Abolishing Insanity Defense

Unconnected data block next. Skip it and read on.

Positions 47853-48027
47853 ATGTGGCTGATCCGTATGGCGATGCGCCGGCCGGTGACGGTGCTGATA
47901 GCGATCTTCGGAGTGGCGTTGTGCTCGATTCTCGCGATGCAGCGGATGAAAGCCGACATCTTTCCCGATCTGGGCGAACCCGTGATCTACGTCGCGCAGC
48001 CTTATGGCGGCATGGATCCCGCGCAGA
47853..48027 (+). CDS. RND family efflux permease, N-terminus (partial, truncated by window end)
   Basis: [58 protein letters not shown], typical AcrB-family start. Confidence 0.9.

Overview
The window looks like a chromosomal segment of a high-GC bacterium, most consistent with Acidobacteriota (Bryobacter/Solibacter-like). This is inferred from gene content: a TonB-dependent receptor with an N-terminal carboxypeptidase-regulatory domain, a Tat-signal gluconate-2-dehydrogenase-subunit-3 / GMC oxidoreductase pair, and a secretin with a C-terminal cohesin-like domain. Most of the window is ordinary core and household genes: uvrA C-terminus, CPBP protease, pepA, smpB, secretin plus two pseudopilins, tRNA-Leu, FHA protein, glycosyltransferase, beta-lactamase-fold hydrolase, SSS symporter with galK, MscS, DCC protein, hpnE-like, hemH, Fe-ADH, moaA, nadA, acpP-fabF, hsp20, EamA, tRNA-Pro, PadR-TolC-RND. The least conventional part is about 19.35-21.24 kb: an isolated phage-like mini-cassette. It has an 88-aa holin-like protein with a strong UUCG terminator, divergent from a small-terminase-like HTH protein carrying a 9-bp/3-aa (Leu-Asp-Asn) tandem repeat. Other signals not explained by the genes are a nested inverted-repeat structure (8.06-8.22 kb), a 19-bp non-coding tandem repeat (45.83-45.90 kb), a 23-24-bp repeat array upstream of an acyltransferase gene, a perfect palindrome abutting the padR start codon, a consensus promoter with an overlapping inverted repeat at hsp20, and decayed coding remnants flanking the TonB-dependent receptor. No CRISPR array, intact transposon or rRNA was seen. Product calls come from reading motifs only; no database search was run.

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Insanity in criminal law is the condition of a mental disorder or mental defect that relieves a person of criminal responsibility for his actions in an accused crime. At the time of the act, the person help responsible is said to be not in the right mental state of mind. With this, the person was either not knowing that he was committing a crime or had no control over what he was doing. Though, the insanity defense is not always accepted or even allowed in some states, people have still gotten away with crimes throughout history. Abolishing the insanity plea would stop such things from happening. (Washington Post, John P. Martin, February 27, 1998) The insanity defense has been abused more than being used correctly for years. If the defendant is found mentally ill, the defendant undergoes treatment at a mental institution before the sentence is carried out. (New Encyclopedia Britannica, Volume 6, pg 329) One of the most known cases of someone pleading not guilty by reason of insanity would be the John Hinckley trial for shooting President Ronald Reagan. John Hinckley got away with his crime without a scratch. He was declared not guilty by reason of insanity and sent to a mental institution. However, Hinckley isn’t the first person to be set free. The insanity defense dates back to the 1843 assassination attempt on British Prime Minister Robert Peel. In this case, a psychotic named Daniel M’Naghten intentionally killed an assistant to a prime minister of England because he believed he was being persecuted. The defendant pleaded insanity at the trial. Physician’s conclusions were based on hearing the testimony and observing the defendant’s behavior. After the judge looked over the physician’s opinion, the prosecution agreed to stop the case and the defendant was declared insane. The Queen and House of Lords strongly disapproved of the verdict, so they called on
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